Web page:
The 10th International Theater Olympics is currently happening in Budapest, and as part of the event series, Karinthy Theater decided to put on a storytelling festival! I attended as part of the audience, and immediately felt at home: I got to hear some of my favorite storytellers, and after 11 years, we had a mini-reunion with tellers from the second Holnemvolt Festival, Berecz András and the Paramythokores trio. For three days, the theater created a friendly community of tellers, listeners, and a dedicated organizing staff.

On Friday, I was reunited with my three lovely Greek friends the Talemaidens (Paramythokores), whom I had last seen in Athens for the MythOff we did together. We took a boat trip on the Danube, ate some Hungarian street food, and caught up, enjoying each other's company despite the pouring rain. In the afternoon, I returned to the theater to attend Tom Muir's show of folktales from Orkney. I have met Tom at the Scottish International Storytelling Festival in Edinburgh last year, and it was great to hear him tell old stories about sea serpents, fairy hills, Viking battles and hidden islands. The performance had a Hungarian interpreter (all of them did) who did a great job of translating the tales' language into eloquent and expressive Hungarian. (You can buy Tom's book of Orkney tales here!)

On Saturday, the Greek ladies of Paramythokores told the Greek myths of Europa, Semele, and Athene, with their usual humor and brilliance, and a lot of music. Their interpreter, Edit, was an especially good choice; she found herself in the stories, and made an entertaining addition to the trio. After Greek mythology, Berecz András did his linguistically elaborate, hilariously funny performance of Hungarian folk humor, wisdom, and eloquence that had us in tears of laughter for ninety minutes straight. He is the greatest master of Hungarian storytelling; he is near impossible to translate, but you can trust me on this. I especially loved that he opened his show with the myth of Momus. Very fitting. The last performer of the day was Piret Päär from Estonia. She is a graceful, soft-spoken teller, who can bring out the magic in old folktales with a single smiling look. She connected the tales with stories from her own life, stringing them one after the other, and especially enjoyed showing us the wisdom of tradition. After the story of The happy man's shirt, she asked the audience to come up with new endings to the tale, and had a lovely conversation with us.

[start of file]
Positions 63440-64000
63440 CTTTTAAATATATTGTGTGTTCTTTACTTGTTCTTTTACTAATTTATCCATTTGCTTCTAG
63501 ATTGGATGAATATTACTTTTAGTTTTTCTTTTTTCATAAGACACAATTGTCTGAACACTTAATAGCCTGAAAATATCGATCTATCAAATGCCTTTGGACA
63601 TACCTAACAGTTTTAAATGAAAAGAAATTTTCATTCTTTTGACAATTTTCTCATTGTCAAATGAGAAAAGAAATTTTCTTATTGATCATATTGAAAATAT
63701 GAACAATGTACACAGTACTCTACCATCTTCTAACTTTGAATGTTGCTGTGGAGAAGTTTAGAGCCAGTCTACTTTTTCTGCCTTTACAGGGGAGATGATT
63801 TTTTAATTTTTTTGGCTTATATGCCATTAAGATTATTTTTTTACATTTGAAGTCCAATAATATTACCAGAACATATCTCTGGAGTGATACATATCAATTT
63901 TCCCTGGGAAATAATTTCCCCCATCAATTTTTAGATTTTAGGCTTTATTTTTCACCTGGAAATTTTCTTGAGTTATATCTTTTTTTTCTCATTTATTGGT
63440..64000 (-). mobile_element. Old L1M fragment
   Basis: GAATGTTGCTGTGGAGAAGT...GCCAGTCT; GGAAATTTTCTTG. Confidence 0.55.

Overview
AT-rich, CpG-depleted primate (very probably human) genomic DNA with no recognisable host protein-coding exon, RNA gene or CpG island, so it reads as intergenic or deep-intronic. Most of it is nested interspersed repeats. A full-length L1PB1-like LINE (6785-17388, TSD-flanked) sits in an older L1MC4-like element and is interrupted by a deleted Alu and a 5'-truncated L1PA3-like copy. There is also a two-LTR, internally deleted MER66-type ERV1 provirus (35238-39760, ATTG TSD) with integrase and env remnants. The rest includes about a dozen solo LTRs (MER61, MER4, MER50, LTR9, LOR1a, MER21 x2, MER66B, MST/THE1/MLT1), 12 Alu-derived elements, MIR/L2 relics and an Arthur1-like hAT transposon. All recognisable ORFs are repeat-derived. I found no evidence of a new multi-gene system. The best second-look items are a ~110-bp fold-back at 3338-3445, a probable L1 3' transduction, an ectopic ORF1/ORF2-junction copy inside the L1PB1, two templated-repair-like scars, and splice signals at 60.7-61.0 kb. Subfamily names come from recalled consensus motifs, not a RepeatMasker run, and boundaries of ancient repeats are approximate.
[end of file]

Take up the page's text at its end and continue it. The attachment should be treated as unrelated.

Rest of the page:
On Sunday the featured tellers had a roundtable meeting with the audience where they spoke about their work and experiences. They talked about difficult situations where stories won the day; turning points in their lives, memorable audience feedback, and strange places where they had performed. It was a fun, fascinating conversation that inspired a lot of questions from the listeners. After the roundtable, I went out for lunch with the Greek group, and then ran back to the theater to catch Berecz András' second show. I was drenched in the rain and arrived like a drowned rat, but it was worth it.

The last show of the festival was The golden tree by the Paramythokores. It is an hour-long enchanting Greek fairy tale with singing, music, and a lot of deep emotions. I have been looking forward to hearing it because we worked on the same folktale type parallel to each other (Paramythokores for this show, and me for my book last year), and Vasileia and I talked a lot about it at the time. It was absolutely brilliant: it took us on a journey were time ceased to exist, and words came alive. Even the interpreter was swept along, adding her own voice to the story. It was a perfect closing event for the festival. We applauded so much that we even got an encore story at the end!